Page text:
This trip into Salem, however, had special significance as I was going to meet with a friend I'd become acquainted with through blogging many years ago. Emily and I have lived parallel lives, both having lived in Pleasanton, California, but not quite at the same time. Also, both having lived in England, but not quite at the same time. We always felt a real connection, we both shared the same passions and interests, and meeting her after all of these years was extraordinary and long-overdue! We walked around Salem, on a lovely October day, and talked non-stop. We just "got" each other, and it was incredibly refreshing to find that in another person. It's like finding a long-lost twin or kindred spirit.
One area that we walked around was Pickering Wharf, Derby Wharf, and Salem Harbor. That part of Salem, for me, always brings Nathaniel Hawthorne to the surface of my mind. I love places that bring literary history to life! Both Salem and Concord, Massachusetts always do this for me (incidentally, Hawthorne lived in both places, and is buried in the latter).
Nathaniel Hawthorne worked in the Custom House in Salem, as he was the overseer of the port from 1846-1849. In the Introductory of The Scarlet Letter Hawthorne goes into the great detail describing this building and wharf across the street from it. I love that I'm so familiar with the Custom House and the area surrounding it so that I can vividly imagine all that he is writing about.
Of the eagle sitting atop the Custom House, Hawthorne wrote in The Scarlet Letter, "Over the entrance hovers an enormous specimen of the American eagle, with outspread wings, a shield before her breast, and, if I recollect aright, a bunch of intermingled thunderbolts and barbed arrows in each claw. With the customary infirmity of temper that characterizes this unhappy fowl, she appears, by the fierceness of her beak and eye, and the general truculency of her attitude, to threaten mischief to the inoffensive community; and especially to warn all citizens, careful of their safety, against intruding on the premises which she overshadows with her wings."
The Friendship of Salem, docked in Derby Wharf
I love the way Hawthorne works the English language. He is truly like an artist with clay, as he molds his sentences and paragraphs. The Scarlet Letter ranks in the top ten of my favorite books, but I must admit that I cannot be in a wandering mind sort of way when I read him. I must keenly concentrate and devour every word, otherwise I lose all meaning of what I just read. You can easily get lost in a single beautifully-worded, but very long, Hawthorne sentence. He is one of those kinds of writers, and I am always glad of when I take the time to read him the right way because I take so much away from it, but it can be exhausting. You are rewarded greatly, however, if you are willing to put in the effort. Some quotes from our man, Hawthorne:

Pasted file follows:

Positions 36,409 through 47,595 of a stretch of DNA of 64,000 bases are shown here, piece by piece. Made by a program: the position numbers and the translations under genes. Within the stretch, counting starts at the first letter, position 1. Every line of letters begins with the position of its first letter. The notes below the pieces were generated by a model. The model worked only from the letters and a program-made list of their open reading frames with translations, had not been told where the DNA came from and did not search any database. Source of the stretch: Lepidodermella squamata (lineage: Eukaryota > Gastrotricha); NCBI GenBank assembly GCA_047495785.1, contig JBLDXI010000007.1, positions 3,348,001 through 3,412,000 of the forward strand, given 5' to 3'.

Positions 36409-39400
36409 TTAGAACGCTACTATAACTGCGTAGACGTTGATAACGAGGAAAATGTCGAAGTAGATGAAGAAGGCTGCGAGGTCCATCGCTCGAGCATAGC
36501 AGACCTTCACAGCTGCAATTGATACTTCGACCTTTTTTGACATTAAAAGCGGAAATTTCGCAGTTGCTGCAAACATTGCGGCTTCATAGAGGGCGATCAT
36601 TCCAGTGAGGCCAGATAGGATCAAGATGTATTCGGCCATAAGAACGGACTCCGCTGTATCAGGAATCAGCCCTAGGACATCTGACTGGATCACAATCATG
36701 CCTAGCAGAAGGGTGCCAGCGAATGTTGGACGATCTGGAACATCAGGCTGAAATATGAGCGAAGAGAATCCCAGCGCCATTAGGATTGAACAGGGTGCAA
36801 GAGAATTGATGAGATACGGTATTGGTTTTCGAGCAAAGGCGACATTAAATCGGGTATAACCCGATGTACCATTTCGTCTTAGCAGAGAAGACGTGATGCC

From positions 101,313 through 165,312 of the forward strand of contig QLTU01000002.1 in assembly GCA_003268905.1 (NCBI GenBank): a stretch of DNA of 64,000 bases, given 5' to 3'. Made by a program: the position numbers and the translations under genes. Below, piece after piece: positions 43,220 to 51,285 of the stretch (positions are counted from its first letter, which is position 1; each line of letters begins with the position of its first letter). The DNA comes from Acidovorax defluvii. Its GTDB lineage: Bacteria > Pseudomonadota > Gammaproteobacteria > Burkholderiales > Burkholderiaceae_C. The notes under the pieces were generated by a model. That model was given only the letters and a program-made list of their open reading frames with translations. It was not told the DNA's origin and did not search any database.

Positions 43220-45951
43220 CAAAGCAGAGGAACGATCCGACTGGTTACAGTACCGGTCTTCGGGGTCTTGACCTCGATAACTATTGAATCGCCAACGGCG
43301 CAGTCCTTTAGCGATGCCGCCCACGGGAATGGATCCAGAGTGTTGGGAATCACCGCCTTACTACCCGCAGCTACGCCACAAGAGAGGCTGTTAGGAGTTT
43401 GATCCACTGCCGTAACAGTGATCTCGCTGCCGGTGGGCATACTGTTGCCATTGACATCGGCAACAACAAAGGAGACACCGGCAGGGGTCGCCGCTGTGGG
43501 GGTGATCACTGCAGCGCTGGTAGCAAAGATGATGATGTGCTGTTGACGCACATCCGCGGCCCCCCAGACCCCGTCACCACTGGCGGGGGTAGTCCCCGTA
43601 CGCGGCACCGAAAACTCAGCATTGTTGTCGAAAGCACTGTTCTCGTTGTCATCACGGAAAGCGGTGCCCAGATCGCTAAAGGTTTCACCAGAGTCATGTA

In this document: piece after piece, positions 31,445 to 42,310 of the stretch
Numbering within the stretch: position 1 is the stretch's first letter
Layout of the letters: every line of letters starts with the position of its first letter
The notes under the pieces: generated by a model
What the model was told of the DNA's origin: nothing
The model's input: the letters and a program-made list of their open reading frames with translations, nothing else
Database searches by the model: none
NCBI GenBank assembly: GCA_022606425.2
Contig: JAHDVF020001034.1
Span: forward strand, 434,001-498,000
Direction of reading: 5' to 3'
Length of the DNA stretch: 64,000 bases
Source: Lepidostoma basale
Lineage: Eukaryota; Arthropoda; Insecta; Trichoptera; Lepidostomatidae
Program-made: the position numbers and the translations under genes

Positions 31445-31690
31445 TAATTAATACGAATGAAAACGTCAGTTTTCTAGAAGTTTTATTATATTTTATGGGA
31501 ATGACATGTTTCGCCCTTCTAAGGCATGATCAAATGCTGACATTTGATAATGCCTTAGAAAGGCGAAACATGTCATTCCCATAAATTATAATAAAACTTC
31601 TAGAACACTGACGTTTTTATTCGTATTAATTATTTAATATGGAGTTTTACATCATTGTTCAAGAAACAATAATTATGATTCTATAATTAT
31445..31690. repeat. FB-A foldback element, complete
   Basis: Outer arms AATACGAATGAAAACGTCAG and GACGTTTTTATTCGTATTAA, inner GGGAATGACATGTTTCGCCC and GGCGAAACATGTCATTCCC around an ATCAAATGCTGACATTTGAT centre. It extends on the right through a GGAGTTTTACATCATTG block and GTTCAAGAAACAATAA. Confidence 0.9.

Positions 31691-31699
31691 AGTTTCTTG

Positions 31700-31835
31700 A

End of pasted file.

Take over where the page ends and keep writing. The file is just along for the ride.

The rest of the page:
"No man for any considerable period can wear one face to himself and another to the multitude, without finally getting bewildered as to which may be the true."
"Happiness in this world, when it comes, comes incidentally. Make it the object of pursuit, and it leads us a wild-goose chase, and is never attained. Follow some other object, and very possibly we may find that we have caught happiness without dreaming of it."
Outside the house of seven gables.
Doorway of a home in the neighborhood of the house of seven gables. That doorbell is to die for!
"Our Creator would never have made such lovely days, and have given us the deep hearts to enjoy them, above and beyond all thought, unless we were meant to be immortal."
"What other dungeon is so dark as one's own heart! What jailer so inexorable as one's self!"
Another shot of the house of seven gables.
Brick sidewalk in Salem in fall.
"In our nature, however, there is a provision, alike marvelous and merciful, that the sufferer should never know the intensity of what he endures by its present torture, but chiefly by the pang that rankles after it."
"We sometimes congratulate ourselves at the moment of waking from a troubled dream; it may be so at the moment after death."
"Love, whether newly born, or aroused from a deathlike slumber, must always create a sunshine, filling the heart so full of radiance, that it overflows upon the outward world."And here is Emily and I on Derby Wharf. It was a beautiful day, spent exploring a beautiful city, with a beautiful friend. She and I are currently scheming to get her moved to New England, because, of course, she loves it as much as I do, and life would be sweet with this lovely lady living nearby. Meeting her was like being with someone whom I felt I've always known, and I hope she and I will walk the streets of Hawthorne's Salem together again soon!
Of course I couldn't leave Salem, especially in October of all times, without a little of reminder of that kitschy Salem side that I love so dear, as well. I wore this shirt, proudly, with my witch hat on Halloween.
And I will leave you with some not-so-widely known trivia about Nathaniel Hawthorne. He added the "w" to his last name in his early-20's in order to disassociate himself with his ancestor, John Hathorne. John Hathorne is famous for his role as a leading judge in the Salem Witch Trials of 1692. He was the only judge who remained publicly unrepentant for his role in the trials. He was known as the Hanging Judge. I think I'd want to disassociate myself too!
And, P.S., I have seen John Hathorne's signature on my own three ancestors' (Elizabeth Howe, Sarah Pease, and Elizabeth Hart) arrest warrants for witchcraft, and therein lies my distant tie to Nathaniel Hawthorne.